Lee marks the music in two bar phrases, the 1st leading to 2nd, the 3rd to the 4th etc. It is important to make music out of this passage - achieving the daunting technical challenges alone will only leave the listener with just a stream of notes. But Lee's approach is very clever in my view - I have to resist my natural tendancy to drag bar 1 and rush bar 2. Playing a cresc in bar 1 and a dim in bar 2 will naturally help counterbalance those tendancies - well it works for me.

How to prepare (short term, in the audition warm up room) - I do a shortened version of the Long Term prep. Warm up, get the metronome out and set to something like minim = 100, do the exercise fig 4, run the passage, fix errors, get it right at your tempo, increase the metronome marking...

What is being tested - just about everything! Rhythm, flexibility and mobility, articulation, shifting, musicianship

Notes written on the part - I put reminders to myself to read in the audition just before I play:-
Arrow forward, dont drag (bars 1, 3, 5, etc) and hairpin up thro these bars
Arrow back, dont rush (bars 2, 4, 6, etc) and hairpin down thro these bars
Short bows
Keep bow close to G and D string to make strings crossings easier
Relax and breathe
Extension - closed

Tempo - Lee suggests 120-126 and he makes the excellent point that it is better to be solid, in a slightly slower tempo than do crash and burn at a quicker one. I play this at 120.
Rhythm - difficult, and not just the quavers. It is very easy to get the latter parts wrong, such as quaver into bar 9, the minims at 15 and the crochets at 17. Keep that pulse, two (I think in 2 al though Lee recommends 4) in a bar in your head
Bow control - small bows, practice the two strokes, and the exercise Fig 4

Tuesday, October 26, 2010

Forest Phil - Sun 24/10/10

I spent a very jolly Sunday up in Walthamstow, NE London as guest principal with Forest Philharmonic, who must be the best amateur band in the UK. Andrew Gourlay was conducting and we played Russian music:-

Shostakovitch - Festival Overture
Aruturian - Trumpet Concerto
Tchaikovsky - Fifth Symphony

It was a fantastic gig - quite remarkable that the following day most of the players would return to thier day jobs. The bass section was smokin - no passengers, and a fantastic sound coming out of a Kennedy, two Lotts and a Roger Dawson bass. Good job really as the Shosters and Tchiak are a hell of a play for the basses. We had a lot of fun, as well as a few pints of Essex Boys, as you do.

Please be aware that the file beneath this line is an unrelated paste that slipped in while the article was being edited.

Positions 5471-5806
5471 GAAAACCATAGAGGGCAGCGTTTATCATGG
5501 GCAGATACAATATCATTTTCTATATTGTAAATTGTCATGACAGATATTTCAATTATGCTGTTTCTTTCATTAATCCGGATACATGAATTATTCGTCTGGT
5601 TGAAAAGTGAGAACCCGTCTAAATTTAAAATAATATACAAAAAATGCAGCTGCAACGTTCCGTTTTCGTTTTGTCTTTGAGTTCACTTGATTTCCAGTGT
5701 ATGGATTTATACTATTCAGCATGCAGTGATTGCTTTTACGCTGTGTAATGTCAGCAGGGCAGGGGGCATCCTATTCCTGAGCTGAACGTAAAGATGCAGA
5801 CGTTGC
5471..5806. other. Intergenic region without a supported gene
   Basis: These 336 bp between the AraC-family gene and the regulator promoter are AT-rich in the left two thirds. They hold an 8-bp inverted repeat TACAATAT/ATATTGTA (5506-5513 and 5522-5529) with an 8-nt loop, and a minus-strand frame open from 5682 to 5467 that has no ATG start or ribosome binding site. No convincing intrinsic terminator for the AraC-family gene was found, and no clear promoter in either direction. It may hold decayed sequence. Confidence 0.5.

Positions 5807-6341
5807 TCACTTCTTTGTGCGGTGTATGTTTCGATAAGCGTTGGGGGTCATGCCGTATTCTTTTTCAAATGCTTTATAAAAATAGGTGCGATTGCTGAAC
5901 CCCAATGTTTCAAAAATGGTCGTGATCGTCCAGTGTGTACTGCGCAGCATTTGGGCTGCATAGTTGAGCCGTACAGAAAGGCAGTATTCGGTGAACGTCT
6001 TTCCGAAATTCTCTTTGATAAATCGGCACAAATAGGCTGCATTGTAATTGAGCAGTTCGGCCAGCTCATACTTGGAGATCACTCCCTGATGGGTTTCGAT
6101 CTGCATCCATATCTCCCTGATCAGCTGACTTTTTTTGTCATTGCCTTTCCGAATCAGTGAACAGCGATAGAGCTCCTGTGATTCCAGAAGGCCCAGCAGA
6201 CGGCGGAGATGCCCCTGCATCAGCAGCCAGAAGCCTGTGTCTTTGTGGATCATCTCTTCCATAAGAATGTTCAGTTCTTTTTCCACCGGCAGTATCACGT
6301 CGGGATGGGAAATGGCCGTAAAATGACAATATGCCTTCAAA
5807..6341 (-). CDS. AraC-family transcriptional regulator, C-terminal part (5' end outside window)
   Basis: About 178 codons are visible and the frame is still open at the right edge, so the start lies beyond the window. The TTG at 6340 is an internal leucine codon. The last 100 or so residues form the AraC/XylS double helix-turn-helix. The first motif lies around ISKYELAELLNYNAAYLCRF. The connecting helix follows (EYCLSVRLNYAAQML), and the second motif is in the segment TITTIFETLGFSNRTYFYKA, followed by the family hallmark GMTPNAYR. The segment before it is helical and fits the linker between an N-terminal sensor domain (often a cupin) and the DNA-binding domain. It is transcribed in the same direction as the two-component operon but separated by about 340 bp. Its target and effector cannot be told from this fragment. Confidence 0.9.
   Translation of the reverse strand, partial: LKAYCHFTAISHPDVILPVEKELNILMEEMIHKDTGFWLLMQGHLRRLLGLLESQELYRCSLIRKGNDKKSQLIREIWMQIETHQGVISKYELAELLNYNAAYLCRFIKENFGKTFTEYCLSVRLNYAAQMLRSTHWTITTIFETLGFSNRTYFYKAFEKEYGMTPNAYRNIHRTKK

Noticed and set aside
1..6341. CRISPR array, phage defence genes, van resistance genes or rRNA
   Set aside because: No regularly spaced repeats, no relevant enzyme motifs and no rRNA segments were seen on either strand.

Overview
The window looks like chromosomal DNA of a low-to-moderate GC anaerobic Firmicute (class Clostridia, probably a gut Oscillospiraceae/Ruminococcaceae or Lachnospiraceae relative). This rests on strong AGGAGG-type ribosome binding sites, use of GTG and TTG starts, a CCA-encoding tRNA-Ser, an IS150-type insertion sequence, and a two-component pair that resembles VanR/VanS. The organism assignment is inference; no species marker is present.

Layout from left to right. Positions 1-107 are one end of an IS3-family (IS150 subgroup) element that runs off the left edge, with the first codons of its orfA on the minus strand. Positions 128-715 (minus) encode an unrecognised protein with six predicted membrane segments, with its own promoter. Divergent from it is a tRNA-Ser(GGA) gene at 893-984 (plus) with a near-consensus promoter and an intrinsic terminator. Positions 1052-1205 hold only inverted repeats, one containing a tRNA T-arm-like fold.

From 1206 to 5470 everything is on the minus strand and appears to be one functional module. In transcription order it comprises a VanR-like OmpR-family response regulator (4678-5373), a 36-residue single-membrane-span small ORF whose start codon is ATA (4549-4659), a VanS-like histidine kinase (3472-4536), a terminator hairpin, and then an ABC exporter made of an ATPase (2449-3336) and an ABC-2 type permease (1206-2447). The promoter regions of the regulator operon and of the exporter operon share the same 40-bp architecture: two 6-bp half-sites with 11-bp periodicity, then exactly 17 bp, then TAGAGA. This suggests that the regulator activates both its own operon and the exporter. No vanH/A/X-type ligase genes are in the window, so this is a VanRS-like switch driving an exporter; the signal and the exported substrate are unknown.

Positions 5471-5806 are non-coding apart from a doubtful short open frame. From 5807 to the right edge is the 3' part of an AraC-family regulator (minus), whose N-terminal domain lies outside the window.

Monday, October 11, 2010

Wagner Logengrin - Act 1

Dotted rhythms and dynamics to look for here.

Verdi La Traviata - Intro Act 1

This is a common excerpt, especially for opera orchestra auditions. And my video clip is:-

What is being tested - tuning, shifting, string crossings, tempo and the ability to keep in time at different dynamics, note lengths and articulations, huge dynamic range
Notes written on the part - I put reminders to myself to read in the audition just before I play. For this excerpt they are:-
Start on string close to G and D
extension closed
Arrow forward at the start, dont drag
Arrow back 4 after 20, dont rush

How to prepare

Tempo and Rhythm - I perform this as minim = 100. I have to work hard to overcome my natural tendancy to drag at the start (quiet means slow doesnt it??) and rush the crochets 4 after 20.
Tuning and shifts - the first part (up to 20) is a bit like a shifting technical exercise. It starts with a two bar passage based in F min for two bars then jumps up a semitone to G flat min for the next two bar phrase. There are three shifts the way I finger the passage, a semitone, tone and minor third. The exercises below are aimed at checking the tuning of the tone and minor third shifts, a la Duncan McTier's shifting exercises:-